“All of this is big. It’s good news for Apple, since it’ll undoubtedly convince a few holdouts to get iPhones so they can use all the cool new features with their friends,” Pierce writes. “If Apple wants to be more than an iPhone company, though, if it wants to be a software and services company the way it claims, there’s one other thing it needed to do: make iMessage for Android.”
“Facebook Messenger isn’t an ‘app’ in the traditional sense, it’s an ecosystem. A whole world, from app stores to payment structures, all happening within Apple’s devices but outside of its direct reach. It doesn’t matter which hardware you’re holding, what you’re using is Messenger. As apps and services continue to stress cross-platform harmony, Apple’s walled garden starts to look more like a co-op,” Pierce writes. “By that logic, Apple will succeed only if it not only hosts these full-stack, do-everything apps, but builds them as well… Unless Apple’s afraid that iMessage is the only thing between iPhone owners and Android phones, the way BBM was for BlackBerry back in the day, there’s plenty of upside in opening iMessage to everyone. Oh, and ask BlackBerry how going the closed-off route turned out.”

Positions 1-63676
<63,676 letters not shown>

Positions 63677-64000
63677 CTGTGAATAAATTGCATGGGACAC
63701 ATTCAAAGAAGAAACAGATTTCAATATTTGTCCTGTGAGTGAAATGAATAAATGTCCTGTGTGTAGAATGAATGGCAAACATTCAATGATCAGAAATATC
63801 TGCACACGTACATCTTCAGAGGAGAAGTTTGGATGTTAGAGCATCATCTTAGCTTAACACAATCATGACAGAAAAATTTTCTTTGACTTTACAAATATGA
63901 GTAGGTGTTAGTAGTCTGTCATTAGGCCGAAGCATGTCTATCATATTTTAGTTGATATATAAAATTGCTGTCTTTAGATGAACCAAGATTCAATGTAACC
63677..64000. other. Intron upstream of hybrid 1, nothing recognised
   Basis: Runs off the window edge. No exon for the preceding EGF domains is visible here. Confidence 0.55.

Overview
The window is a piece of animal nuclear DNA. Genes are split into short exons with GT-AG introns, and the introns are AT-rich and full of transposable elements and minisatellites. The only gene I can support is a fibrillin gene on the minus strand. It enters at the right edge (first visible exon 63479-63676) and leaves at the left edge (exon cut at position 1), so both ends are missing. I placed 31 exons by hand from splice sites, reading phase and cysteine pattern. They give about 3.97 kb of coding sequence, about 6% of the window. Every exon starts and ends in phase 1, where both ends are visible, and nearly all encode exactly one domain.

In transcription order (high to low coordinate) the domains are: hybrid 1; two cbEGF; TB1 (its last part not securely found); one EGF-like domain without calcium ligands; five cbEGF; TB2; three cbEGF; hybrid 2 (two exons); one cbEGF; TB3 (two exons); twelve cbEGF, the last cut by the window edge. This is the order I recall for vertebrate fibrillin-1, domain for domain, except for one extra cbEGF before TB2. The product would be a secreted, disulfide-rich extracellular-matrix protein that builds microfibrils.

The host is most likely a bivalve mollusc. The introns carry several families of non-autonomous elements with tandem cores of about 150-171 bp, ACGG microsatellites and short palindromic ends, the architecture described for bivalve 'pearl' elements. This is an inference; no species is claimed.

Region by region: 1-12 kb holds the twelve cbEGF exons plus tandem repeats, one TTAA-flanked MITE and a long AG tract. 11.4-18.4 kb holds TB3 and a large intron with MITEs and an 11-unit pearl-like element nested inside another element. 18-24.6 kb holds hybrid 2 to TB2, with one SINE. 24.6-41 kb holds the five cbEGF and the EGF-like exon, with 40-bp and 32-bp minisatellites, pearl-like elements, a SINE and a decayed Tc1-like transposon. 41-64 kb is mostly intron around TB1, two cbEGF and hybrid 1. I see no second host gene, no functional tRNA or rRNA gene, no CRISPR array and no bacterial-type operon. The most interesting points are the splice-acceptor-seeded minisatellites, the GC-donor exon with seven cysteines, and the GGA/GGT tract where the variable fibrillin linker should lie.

Much more in the full article – recommended – here.
MacDailyNews Take: Certainly, iMessage is not the only thing keeping people on iPhones and we do believe that Apple has further plans for iMessage that will be revealed in good time.
Apple’s iMessage and Siri will allow iOS 10 users to send money via Square Cash – June 13, 2016
Apple to deliver iMessage to Android at WWDC – June 9, 2016